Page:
Esslie-Frenia Law June 2023 Leaderboard

Lawmakers table new dog control law


By Melanie Lekocevic

Capital Region Independent Media

The town council tabled a proposed local law regulating the activities of dogs until the board’s Sept. 18 meeting. Melanie Lekocevic/Capital Region Independent Media

GREENVILLE — The Greenville Town Council tabled a proposed local law regulating the activities of dogs in the town.

A public hearing Aug. 21 was adjourned and will be continued at the town board’s Sept. 18 meeting so changes can be made to the proposed law.

Local Law No. 2 of 2023 aims to strengthen enforcement of existing town laws and clarify regulations related to the ownership and activities of dogs.

“The purpose of this is to bring our dog law into compliance with the rules and regulations of Ag and Markets,” said Town Supervisor Paul Macko, referring to the New York State Department of Agriculture and Markets.

“They changed the rules and it’s very important to keep up with the times,” Macko continued. “This dog law mirrors all of the rules and regulations and puts us into compliance with what Ag and Markets recommends that all towns have as far as licensing, regulating and controlling the activities of dogs.”

One of the regulations that needed to be tightened up was enforcement of citations issued by the town’s dog control officer, who works for both Greenville and Westerlo.

“Where we are finding shortfalls is when he cites people for not having their dogs under control, they go to court downstairs and it goes nowhere,” Macko said. “So, this tightens up a lot of that court stuff to bring people into compliance.”

Proposal of the new law was also spurred by complaints from residents that unleashed dogs were chasing and harassing people.

“We have had a couple of areas in the town where they have had a pack of dogs that have come through the woods for miles and chasing people on bicycles and people walking their dogs,” Macko said. “The problem has eased quite a bit but initially there was quite a problem with dogs from miles away.”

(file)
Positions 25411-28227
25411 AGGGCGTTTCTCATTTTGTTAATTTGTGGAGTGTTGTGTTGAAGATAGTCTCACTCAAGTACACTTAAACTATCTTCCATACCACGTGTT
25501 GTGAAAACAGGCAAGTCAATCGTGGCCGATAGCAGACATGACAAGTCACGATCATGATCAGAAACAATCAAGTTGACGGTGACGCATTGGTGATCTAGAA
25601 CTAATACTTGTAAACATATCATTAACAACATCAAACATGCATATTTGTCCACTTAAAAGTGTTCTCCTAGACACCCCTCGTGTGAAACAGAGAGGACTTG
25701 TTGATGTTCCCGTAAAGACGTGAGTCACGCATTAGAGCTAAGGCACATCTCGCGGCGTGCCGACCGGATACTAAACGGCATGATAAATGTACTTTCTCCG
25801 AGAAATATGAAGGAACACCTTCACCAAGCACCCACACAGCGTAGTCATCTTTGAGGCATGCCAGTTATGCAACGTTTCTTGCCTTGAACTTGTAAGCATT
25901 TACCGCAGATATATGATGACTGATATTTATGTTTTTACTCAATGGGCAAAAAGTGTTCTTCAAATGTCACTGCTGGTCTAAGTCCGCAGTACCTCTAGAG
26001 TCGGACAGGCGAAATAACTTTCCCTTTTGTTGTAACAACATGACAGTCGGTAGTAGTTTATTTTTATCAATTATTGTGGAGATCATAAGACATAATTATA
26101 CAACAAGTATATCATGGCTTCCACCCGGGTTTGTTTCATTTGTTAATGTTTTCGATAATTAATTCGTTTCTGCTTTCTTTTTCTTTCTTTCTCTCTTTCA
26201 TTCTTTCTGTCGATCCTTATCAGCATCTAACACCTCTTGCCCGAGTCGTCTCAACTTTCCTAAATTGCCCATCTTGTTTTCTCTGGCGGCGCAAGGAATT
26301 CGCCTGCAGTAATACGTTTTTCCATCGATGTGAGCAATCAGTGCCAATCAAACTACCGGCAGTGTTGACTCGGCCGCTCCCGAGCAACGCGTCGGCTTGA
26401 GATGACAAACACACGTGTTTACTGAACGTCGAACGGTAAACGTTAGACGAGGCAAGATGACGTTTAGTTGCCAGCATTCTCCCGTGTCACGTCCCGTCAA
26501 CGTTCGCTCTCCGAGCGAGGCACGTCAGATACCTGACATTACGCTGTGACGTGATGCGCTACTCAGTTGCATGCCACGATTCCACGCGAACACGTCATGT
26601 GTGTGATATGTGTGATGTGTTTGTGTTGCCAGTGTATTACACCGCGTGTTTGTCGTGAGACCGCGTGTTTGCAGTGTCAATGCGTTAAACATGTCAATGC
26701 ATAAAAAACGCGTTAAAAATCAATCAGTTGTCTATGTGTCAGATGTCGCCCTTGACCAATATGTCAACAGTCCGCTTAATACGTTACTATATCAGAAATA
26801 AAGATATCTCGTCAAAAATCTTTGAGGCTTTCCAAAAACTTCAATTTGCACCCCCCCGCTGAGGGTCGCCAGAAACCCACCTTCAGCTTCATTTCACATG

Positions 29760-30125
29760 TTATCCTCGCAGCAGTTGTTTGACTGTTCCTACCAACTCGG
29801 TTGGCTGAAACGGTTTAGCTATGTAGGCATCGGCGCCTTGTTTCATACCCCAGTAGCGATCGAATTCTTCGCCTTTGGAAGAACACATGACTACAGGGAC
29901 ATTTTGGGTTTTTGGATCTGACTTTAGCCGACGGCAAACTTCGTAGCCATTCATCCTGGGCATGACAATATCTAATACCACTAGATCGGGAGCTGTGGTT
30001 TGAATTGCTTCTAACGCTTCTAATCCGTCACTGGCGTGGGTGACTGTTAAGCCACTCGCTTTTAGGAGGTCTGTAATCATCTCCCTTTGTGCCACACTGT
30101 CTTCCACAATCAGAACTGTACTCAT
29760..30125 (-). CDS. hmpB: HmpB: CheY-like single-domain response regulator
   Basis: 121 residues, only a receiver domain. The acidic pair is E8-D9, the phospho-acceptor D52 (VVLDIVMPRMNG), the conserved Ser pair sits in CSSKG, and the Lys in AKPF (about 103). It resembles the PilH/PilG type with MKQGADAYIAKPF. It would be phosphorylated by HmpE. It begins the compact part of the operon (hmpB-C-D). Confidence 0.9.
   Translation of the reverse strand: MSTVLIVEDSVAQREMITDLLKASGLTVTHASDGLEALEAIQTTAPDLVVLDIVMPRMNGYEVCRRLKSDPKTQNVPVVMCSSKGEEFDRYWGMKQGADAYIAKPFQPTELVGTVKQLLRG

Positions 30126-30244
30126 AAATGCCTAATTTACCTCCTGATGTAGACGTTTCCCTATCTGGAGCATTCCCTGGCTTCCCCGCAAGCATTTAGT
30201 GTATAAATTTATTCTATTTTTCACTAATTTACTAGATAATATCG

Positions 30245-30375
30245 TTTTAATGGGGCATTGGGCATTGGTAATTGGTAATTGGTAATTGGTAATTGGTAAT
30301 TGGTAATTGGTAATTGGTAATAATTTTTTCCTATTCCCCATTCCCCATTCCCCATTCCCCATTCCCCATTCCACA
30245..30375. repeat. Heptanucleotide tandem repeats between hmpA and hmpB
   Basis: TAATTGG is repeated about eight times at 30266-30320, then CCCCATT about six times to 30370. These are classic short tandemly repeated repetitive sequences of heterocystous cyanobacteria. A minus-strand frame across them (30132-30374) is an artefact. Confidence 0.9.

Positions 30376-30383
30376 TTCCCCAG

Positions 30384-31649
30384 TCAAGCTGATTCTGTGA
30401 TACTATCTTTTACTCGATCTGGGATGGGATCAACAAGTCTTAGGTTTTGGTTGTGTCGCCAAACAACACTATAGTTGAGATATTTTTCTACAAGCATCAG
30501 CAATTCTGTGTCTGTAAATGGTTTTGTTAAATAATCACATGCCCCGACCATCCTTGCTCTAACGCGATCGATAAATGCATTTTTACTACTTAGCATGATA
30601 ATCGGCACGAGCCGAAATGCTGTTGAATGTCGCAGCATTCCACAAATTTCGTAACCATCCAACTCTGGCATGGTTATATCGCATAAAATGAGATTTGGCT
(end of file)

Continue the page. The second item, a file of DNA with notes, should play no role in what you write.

Under town law, all dogs ages four months and older must be licensed and vaccinated against rabies. Dogs must also be kept under control and must not “engage in habitual loud howling, barking or whining, or to conduct itself in such a manner as to habitually annoy any person other than the owner” of the dog, according to the proposed law.

Penalties were already in place for dog owners who do not comply with the law, but the town had difficulty enforcing the regulations, and the new law is designed to strengthen enforcement.

The law also adds a section about dogs deemed dangerous and specifies that dogs need to be kept under control.

Resident Will Bardell asked for the board to clarify what is mean by “habitual” barking.

“How is ‘habitually’ defined? Is it completely at the discretion of the dog control officer as far as at what point does barking become an annoyance, or is it defined somewhere by some quantifiable measure?” Bardell asked.

Town attorney Tal Rappleyea responded that it will be determined by the dog control officer.

“That is going to be at the discretion of the dog control officer,” Rappleyea said. “He is aware of how dogs act and react, and if it’s something that is an annoyance, then he will cite them.”

Another resident also asked for clarification on how “habitual” is defined and said that at one point, it was discussed that 10 minutes of barking would be the threshold. He also questioned how the law would be enforced if barking took place during late night or early morning hours and the dog control officer is not present.

 “A couple of months ago it was mentioned that it would be 10 minutes, which would seem it is an annoyance or habitual,” the resident said. “If we don’t want to be vague then there needs to be a time in the law and 10 minutes was mentioned that it would be included in this. Also, video or audio supporting a 10-minute claim.”

Rappleyea said video or audio recordings of barking or howling could be shown to the dog control officer to reinforce a complaint but would not be admissible in court.

The town attorney also reiterated that it would be up to the dog control officer to determine if barking is habitual, but that the town board could add a time limit to the law.

The board decided to make the change and adjourned the public hearing.

The hearing will resume at the board’s Sept. 18 meeting at 6:30 p.m.

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